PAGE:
Thursday, 30 June 2011

More summer sewing

I'm still sewing stuff for myself. I have another two slightly modified Pendrells to do soon. Here are the most recent additions to the working wardrobe.

The first is a Sorbetto tank in a lovely chintzy print.

I decided to go for a bold contrast with the black bias binding and etched buttons.

I bought about 2 metres of a black non-crease polyester fabric from the local fabric warehouse. It was a cheapy buy at £3 a metre. I managed to cut 2 skirts from the piece I got. This is the first of the two skirts. This is a simple one seam, elasticated waist skirt. Nothing fancy - just a simple plain skirt.

I'm trying to figure out how to insert an invisible zip for the second skirt. Have to go do some online research now.

Hope your week is going well, friends.

Monday, 27 June 2011

Pendrell number 2

I made the Pendrell again. This time from a soft drapey crepe-like polyester which was in the bargain pallet at a local fabric warehouse. I bought 1.5 metres and it cost me just under £3 because the fabric was priced at around £1.50 per metre.

It's very red, isn't it? The hem isn't crooked ... it was just a bit windy yesterday afternoon when I was trying to take photos of it!

I made it short again like the first version. It rides just on my hipline. It's a good length for me. I made the cap sleeves a bit smaller than version 1. I think in my next version of the Pendrell, I might do away with the cap sleeves altogether and just keep the shoulder frill which I really like.

The weekend was a bit of a sewing fest for me. I finished this top, another Sorbetto tank top and a simple one-seam elasticated waist skirt for me. I'll show you the other two items later.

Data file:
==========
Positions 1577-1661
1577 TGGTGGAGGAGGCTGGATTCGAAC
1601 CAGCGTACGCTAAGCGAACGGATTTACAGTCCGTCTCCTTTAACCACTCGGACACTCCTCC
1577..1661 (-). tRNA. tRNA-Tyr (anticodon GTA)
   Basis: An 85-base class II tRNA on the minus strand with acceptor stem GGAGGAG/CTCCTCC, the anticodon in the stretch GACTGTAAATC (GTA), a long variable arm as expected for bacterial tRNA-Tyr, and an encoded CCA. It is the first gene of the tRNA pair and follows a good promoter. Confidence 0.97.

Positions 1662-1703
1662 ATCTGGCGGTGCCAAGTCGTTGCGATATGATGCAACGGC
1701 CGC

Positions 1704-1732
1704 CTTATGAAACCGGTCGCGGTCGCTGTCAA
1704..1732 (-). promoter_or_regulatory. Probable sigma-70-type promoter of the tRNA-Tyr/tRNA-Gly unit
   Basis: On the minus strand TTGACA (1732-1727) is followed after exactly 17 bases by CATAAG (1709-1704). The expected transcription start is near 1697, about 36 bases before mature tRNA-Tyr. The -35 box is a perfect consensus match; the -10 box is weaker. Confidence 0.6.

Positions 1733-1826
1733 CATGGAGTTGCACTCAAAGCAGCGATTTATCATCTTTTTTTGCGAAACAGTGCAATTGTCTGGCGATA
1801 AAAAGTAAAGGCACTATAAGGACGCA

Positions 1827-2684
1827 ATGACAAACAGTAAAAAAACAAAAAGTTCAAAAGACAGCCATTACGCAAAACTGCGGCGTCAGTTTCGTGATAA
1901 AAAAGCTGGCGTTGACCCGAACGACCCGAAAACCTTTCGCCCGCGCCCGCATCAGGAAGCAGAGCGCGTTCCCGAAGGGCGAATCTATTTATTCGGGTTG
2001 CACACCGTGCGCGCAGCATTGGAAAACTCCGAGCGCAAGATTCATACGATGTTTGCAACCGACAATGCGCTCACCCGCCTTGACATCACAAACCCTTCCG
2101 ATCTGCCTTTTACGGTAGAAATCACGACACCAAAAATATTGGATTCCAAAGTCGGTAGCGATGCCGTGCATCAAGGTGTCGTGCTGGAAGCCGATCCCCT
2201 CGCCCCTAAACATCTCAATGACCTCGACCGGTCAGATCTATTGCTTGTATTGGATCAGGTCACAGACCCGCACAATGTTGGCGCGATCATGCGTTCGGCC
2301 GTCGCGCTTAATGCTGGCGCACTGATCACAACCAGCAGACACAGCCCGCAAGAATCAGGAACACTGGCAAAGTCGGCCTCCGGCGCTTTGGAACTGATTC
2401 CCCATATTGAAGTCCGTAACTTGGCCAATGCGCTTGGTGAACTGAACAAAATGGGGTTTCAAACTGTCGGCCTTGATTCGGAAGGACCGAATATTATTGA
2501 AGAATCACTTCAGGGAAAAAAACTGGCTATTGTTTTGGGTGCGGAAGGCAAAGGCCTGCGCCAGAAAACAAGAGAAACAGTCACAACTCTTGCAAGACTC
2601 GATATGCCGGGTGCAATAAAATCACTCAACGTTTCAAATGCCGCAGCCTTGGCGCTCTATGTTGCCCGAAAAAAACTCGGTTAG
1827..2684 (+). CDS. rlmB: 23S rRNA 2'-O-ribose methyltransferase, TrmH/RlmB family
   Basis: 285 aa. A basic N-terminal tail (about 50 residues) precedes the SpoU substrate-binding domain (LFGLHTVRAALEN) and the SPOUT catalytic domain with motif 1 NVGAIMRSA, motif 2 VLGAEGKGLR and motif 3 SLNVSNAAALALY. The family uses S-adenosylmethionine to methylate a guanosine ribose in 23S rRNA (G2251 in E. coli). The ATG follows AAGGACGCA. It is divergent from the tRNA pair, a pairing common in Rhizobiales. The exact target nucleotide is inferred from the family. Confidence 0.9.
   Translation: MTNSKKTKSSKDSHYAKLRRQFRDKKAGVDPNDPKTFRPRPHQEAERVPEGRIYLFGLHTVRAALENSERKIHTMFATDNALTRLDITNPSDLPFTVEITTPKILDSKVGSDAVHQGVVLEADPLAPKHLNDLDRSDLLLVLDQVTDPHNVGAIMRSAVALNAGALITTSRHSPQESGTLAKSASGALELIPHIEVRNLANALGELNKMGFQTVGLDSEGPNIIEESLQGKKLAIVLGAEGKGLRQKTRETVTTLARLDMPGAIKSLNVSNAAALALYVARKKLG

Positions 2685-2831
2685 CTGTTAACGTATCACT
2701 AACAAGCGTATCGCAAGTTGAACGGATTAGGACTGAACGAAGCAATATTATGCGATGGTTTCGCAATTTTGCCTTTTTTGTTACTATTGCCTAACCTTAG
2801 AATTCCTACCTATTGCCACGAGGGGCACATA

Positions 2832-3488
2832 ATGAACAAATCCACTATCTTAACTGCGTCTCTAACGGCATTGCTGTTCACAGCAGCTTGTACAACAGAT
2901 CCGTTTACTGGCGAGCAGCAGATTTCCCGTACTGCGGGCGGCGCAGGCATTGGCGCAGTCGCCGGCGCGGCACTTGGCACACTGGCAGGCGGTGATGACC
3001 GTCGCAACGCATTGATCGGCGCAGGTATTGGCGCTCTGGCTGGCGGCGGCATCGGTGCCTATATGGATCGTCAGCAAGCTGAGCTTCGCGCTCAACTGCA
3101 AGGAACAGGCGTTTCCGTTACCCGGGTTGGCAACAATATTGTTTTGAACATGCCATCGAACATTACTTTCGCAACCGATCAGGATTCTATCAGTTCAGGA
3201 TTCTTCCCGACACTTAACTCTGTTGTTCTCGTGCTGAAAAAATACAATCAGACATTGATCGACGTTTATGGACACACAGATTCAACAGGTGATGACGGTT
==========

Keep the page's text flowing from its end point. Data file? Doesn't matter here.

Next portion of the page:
Today is a big-ish day for Missy Moo. We have a 1-hour visit to her new class which she will join formally in September. Today's a bit of a mini induction I guess. She's wearing her new uniform (this is the summer dress) and is very excited.

Dinoboy is in the Junior school linked to the Infant school Missy Moo will be joining. They will walk to school together but once the school day starts, they won't really see each other until after school when they will both be at the after-school club together. They are both quite looking forward to September.

Have a great day, friends.

Sunday, 26 June 2011

Where I hone my powers of resistance to temptation ...

... and fail miserably probably 6 times out of 10!

I've lived in our home for 14 years now and I regularly have to drive past a wonderful shop called the Cotton Patch. I don't always drive past it ... sometimes I walk past it. And every single time I do, I have to say to myself "No, you don't need anything from there - move along please!"